The nearest thing I’ve done to what Ripatrazone describes is when I used to act. My script would be marked with blocking, underlined emphases, and – whenever I got a speech – breaking the long passage down into smaller passages with hash marks, finding a rhythm both musically and emotionally that the words could travel on.
As pretty as a pristine edition of a book can be, there’s something about a book that’s been argued with, pored over, and written in that makes that book way more interesting.
Orange Crate Art's ongoing coverage of the Nancy comic strip -- from the acclaimed Fantagraphics book on how to read Nancy to the recent changeover of the daily strips to artist Olivia Jaimes -- convinced me to start reading the strip. (See all his Nancy posts on his Pinboard page.)
I read this week's strips and also like what he praises: its dryness, its cleverness, its hipness to what a kid and an audience would know about the current world. Tom the Dancing Bug's sarcastic awareness of comics tropes seems an influence, also.
OCA also alerted me to the AVClub article on the controversy surrounding the changeover to Jaimes from the former daily artist Guy Gilchrist, who is still doing the Sunday strip. Fans tend to the conservative, so it's understandable that those who knew what to expect from a daily Nancy strip now don't know what they're going to get. But that's what I find exciting.
The Guardian web site runs an online gallery of pictures or images on a theme. The movie posters here reflect the thaw under Khrushchev, though some of the movies themselves continued the East vs. West propaganda struggle and the rightness of the Soviet path. A few evoke Socialist Party poster images but you can see the designers straining for a bolder, more experimental style.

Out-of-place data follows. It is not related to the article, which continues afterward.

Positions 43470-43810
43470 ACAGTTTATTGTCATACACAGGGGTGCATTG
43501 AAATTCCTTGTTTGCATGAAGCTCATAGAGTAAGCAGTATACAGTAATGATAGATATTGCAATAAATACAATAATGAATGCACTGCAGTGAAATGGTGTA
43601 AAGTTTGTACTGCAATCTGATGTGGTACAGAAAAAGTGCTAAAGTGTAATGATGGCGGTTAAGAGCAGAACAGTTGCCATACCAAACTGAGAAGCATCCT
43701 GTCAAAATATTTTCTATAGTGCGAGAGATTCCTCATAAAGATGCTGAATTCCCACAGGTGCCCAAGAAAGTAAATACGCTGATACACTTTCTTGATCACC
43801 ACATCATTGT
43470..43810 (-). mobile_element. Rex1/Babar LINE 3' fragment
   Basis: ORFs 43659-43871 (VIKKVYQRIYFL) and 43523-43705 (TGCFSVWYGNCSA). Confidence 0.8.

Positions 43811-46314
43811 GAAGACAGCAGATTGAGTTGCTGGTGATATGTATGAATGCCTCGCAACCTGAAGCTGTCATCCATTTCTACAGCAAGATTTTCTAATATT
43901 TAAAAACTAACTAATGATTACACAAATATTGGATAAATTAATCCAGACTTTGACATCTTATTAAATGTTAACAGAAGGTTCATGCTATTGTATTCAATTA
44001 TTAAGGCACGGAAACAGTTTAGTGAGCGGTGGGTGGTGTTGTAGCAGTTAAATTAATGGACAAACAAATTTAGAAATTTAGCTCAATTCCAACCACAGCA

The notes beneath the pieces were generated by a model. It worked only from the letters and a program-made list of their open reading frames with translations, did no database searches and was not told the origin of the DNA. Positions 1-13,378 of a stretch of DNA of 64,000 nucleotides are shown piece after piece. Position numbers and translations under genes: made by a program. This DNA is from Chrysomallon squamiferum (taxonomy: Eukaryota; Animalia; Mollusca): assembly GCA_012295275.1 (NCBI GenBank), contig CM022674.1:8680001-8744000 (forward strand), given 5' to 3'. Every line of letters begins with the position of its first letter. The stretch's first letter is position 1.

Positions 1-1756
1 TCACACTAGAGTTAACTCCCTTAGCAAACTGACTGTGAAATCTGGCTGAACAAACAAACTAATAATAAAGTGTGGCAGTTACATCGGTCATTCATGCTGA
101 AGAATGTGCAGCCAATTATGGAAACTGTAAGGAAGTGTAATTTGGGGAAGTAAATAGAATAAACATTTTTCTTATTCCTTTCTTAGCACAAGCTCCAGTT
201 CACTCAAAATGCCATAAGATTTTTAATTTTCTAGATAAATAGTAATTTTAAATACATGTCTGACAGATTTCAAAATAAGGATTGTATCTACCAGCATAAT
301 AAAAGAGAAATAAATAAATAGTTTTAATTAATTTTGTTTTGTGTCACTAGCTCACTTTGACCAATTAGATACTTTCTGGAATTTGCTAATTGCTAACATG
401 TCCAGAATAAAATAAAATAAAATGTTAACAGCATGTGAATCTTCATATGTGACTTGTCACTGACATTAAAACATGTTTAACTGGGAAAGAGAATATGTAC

They don't quite shake a literalism to the human figure and most lack a strong central image to anchor the composition. By contrast, Saul Bass's striking poster designs for Vertigo and Anatomy of a Murder make bold statements that stop you dead and evoke a sense of the movie without directly illustrating an event. The Soviet posters feel more tentative, yet there is a quiet mood and craft to some of them that invite the eye to stop and linger.
I love the red and black contrasts of 25 Baku Commissars, the scratchboard effect of Black Sunglasses, and the leaf-print/snowflake designs surrounding the couple in Young and Green.
But if I had to pick one to take home with me and put on a wall, I think it would be Black Seagull: the image's woodcut nature, the contrasting black-and-yellow palette, the stiff lines of the dress folds indicating movement, the primacy of the female image as the plane draws near -- they all get my attention.
CriticalMAS read my post on creating Diceware passwords and in response posted a very cool Mad Libs ways to create secure yet memorable password. I like it. While I have memorized the long Diceware passwords I've created, I must admit it takes a while before they're second-nature.
And from the comments to CriticalMAS's post, this gem from Gizmodo: The Guy Who Invented Those Annoying Password Rules Now Regrets Wasting Your Time.
A friend of a friend is a priest in a progressive area. He is very innovative in his methods to help people in his community who are in need.